Yesterday, the Environmental Protection Agency (EPA) released its annual Inventory of U.S. Greenhouse Gas (GHG) Sources and Sinks. The Inventory estimates all of the anthropogenic – caused by man – sources and sinks of GHG emissions in the U.S.
Two weeks ago yesterday, in an alternative universe, the very first allowance “true-up” was held for companies regulated under the Waxman-Markey climate bill. In that universe, a mandatory cap was placed on U.S. GHG emissions, assuring that 2012 emission were 3 percent lower than that of 2005 emissions.
So how are we doing in reality, without the benefit of the 1,400 page Waxman-Markey legislation?
Well, EPA’s estimates only calculate emissions through 2011, however, emissions in that year were estimated to be 6.9 percent lower than 2005 emissions. And expectation is that 2012 emission will be even lower – all while our economy continues to grow. Emissions per unit of GDP are down – and way down from 1990; and emissions per-capita are down as well. But how are we doing it?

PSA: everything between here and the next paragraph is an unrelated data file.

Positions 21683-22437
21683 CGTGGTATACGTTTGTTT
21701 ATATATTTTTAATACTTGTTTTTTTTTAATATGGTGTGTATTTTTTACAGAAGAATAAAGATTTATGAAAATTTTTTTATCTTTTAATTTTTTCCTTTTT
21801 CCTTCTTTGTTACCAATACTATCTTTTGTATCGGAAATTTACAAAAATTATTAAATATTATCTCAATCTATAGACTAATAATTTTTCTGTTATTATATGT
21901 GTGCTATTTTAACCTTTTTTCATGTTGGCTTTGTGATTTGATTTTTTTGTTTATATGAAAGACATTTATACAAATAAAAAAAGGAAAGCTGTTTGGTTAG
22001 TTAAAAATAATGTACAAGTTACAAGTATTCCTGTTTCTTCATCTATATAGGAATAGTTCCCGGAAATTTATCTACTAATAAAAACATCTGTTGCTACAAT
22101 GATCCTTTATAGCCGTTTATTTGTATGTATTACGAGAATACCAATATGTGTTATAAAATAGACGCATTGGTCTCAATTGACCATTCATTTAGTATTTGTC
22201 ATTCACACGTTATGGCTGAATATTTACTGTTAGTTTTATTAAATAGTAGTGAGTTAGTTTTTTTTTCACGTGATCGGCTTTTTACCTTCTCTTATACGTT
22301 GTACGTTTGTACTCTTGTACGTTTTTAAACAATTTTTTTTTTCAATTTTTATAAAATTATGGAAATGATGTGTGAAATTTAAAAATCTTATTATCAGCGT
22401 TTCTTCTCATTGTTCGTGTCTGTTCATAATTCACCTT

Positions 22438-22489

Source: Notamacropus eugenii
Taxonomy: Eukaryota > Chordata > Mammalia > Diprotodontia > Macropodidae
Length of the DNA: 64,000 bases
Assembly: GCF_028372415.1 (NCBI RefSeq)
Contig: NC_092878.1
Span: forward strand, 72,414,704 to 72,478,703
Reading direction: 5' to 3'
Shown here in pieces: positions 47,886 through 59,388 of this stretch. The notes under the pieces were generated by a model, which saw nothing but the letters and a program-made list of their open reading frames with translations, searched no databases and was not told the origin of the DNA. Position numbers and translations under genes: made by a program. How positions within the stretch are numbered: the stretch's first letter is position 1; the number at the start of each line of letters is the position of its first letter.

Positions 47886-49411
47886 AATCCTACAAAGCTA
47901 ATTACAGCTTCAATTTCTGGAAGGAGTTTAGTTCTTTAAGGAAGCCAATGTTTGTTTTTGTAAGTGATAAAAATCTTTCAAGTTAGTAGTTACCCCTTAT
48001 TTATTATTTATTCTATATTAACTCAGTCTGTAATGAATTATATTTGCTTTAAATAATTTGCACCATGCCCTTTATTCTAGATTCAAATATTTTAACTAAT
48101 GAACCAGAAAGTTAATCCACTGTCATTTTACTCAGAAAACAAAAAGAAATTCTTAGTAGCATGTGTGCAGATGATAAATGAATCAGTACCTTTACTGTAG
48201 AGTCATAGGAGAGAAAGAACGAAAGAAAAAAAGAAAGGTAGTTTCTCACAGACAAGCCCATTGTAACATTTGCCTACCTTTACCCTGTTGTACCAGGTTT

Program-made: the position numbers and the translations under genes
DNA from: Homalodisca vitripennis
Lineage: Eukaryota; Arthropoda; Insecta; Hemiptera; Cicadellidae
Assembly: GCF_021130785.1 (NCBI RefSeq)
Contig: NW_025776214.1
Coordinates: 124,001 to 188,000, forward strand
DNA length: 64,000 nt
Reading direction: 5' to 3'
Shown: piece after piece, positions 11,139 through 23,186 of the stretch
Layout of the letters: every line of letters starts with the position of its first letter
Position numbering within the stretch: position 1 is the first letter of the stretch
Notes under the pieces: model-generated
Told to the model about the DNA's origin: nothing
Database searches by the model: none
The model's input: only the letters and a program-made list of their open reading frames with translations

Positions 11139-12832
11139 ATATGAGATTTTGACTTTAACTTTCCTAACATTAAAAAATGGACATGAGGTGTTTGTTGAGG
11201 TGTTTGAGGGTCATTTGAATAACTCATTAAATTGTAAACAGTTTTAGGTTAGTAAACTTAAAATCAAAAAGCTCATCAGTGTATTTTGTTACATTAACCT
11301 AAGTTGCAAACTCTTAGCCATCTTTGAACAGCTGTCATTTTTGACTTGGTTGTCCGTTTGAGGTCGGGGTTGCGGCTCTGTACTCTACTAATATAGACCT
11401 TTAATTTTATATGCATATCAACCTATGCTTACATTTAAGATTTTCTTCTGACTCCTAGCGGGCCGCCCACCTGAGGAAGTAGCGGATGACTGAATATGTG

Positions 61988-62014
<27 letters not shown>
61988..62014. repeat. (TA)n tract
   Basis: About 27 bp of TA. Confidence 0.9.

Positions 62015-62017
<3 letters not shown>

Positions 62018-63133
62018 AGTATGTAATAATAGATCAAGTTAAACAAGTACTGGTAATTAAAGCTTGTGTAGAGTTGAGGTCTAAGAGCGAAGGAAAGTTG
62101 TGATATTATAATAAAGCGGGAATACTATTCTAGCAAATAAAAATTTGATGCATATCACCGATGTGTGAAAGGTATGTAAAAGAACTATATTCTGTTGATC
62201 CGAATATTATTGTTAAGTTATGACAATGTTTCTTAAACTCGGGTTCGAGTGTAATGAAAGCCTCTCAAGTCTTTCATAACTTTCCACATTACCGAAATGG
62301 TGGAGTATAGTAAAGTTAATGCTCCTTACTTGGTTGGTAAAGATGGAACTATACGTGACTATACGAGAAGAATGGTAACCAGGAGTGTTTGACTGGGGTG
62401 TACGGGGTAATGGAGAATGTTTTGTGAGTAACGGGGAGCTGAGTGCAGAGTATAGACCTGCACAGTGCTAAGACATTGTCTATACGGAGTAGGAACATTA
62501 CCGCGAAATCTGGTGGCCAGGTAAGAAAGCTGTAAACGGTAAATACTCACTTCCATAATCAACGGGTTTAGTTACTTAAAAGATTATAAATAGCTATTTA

Innovation. The emergence of hydraulic fracturing and horizontal drilling technologies has made the extraction of shale gas more technically feasible and more cost-effective. Power plants of all types – coal, gas, oil and renewables – are operating more efficiently. Manufacturers are producing more, while consuming less energy. And through creative financing mechanisms buildings are being built to be more energy efficient and existing buildings are being retrofitted to use less energy.
I point all this out not to rehash the heated debates that surrounded Waxman-Markey and its predecessor and successor legislative proposals, but simply to suggest that the goals of growth and prosperity are not contrary to those seeking lower emissions and greater sustainability. In order to remain competitive in a global marketplace U.S. businesses, and manufacturers in particular, have to create innovative new processes, use energy more efficiently and operate more sustainability – and that’s exactly what they are doing.
Greg Bertelsen is director of energy and resources policy, National Association of Manufacturers.
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